Corporate communication
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Rescooped by Katie Marlow from Public Relations & Social Marketing Insight
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The Science of Storytelling

The Science of Storytelling | Corporate communication | Scoop.it

Many studies show us that our brains prefer storytelling to facts.When we read facts, only the language parts of our brains work to understand the meaning. When we read a story, the language parts of our brains and any other part of the brain that we would use if we were actually experiencing what we’re reading, light up.This means that it’s easier for us to remember stories than facts. Our brains can't make major distinctions between a story we’re reading about and something we are actually doing....


Via Jeff Domansky
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ManufacturingStories's curator insight, October 1, 2014 3:55 PM

For more resources on STEM Education visit http://bit.ly/1640Tbl

Ricard Garcia's curator insight, October 3, 2014 2:02 AM

One more proof to show how important storytelling may be!

Birgitta Edberg's curator insight, March 29, 2015 3:31 PM

Learn how storytelling affect your brain.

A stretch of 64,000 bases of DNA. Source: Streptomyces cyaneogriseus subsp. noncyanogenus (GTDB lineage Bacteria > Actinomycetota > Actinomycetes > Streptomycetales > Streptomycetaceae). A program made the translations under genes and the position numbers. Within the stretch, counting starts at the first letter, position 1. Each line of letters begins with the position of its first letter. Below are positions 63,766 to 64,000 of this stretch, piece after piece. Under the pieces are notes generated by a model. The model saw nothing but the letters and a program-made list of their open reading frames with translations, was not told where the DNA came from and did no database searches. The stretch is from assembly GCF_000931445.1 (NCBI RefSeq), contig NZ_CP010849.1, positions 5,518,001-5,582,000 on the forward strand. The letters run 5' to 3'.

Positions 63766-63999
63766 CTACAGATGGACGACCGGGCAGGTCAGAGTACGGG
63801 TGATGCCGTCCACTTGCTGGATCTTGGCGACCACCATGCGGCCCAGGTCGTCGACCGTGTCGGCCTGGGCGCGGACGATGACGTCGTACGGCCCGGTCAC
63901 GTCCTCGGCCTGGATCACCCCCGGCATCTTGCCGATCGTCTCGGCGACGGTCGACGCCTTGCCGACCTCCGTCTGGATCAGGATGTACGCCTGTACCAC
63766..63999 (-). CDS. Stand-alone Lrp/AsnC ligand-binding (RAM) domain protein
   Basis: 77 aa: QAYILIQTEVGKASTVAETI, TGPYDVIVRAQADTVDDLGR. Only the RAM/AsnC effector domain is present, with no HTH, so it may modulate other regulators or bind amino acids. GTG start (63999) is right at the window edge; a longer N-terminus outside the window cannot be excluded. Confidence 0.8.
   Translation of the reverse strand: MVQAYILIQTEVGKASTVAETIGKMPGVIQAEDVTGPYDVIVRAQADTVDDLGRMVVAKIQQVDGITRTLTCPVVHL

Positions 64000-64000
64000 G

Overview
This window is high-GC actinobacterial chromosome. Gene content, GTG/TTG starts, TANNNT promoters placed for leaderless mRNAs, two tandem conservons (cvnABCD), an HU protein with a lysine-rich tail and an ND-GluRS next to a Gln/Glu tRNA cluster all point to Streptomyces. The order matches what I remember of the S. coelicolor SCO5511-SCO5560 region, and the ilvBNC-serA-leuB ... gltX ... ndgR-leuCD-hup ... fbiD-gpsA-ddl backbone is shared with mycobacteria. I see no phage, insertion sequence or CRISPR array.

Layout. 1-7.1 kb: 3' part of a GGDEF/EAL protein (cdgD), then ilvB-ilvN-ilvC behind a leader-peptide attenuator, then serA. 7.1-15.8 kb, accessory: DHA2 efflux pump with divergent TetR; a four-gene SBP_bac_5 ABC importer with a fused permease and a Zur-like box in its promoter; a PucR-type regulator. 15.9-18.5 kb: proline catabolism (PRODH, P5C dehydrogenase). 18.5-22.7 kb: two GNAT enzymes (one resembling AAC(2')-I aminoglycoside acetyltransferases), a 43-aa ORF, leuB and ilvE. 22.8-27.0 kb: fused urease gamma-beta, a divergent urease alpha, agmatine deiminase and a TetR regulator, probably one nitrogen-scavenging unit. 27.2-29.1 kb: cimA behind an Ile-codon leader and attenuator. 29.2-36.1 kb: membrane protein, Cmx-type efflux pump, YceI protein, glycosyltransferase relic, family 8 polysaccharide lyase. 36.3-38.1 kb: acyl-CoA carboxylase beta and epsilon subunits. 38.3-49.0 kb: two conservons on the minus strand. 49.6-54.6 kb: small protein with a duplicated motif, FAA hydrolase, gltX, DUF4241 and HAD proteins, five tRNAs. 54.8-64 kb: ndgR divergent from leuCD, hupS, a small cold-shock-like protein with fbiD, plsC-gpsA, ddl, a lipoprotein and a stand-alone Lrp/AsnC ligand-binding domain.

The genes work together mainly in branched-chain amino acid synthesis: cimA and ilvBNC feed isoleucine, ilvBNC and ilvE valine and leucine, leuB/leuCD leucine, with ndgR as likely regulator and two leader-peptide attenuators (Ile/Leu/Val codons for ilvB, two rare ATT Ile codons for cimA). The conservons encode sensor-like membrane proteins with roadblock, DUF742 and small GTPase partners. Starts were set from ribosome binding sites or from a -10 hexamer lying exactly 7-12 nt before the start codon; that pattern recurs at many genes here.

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Employers: How Can You Make People WANT to Work For You? [INFOGRAPHIC]

Employers: How Can You Make People WANT to Work For You? [INFOGRAPHIC] | Corporate communication | Scoop.it
If you're an employer, you want to make people want to work for you and your company. Talent Puzzle show you exactly how you can do that below. Takeaways:
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Rescooped by Katie Marlow from Work Futures
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The Time Is Now To Re-Think Your Workplace

The Time Is Now To Re-Think Your Workplace | Corporate communication | Scoop.it

Throughout the latter half of the 20th Century, the concept of work and the workplace has remained much the same: eight hours a day, in cubicles, and marked by performance reviews just once per year. 


But now, the workplace has evolved. It has become something that companies no longer take for granted, but rather see as a nexus of innovation, collaboration and a way to attract and retain top talent.



Via Kenneth Mikkelsen
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Ivon Prefontaine, PhD's curator insight, April 30, 2014 7:56 PM

Despite the lead which says "death to the office" I did not see this in schools. Instead, I saw the reverse. There were more closed doors where building managers hid in plain sight.

Rescooped by Katie Marlow from LeadershipABC
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No Managers? No Hierarchy? No Way!

No Managers? No Hierarchy? No Way! | Corporate communication | Scoop.it

Cries of "no more managers" and "end the hierarchy" are well-intentioned efforts to accelerate the ongoing paradigm shift in management, but they are counterproductive: all organizations are hierarchical and all have managers.

 


Via Kenneth Mikkelsen
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Miklos Szilagyi's curator insight, April 21, 2014 5:13 AM

The golden middle...:-)))

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The Ideal Length for All Online Content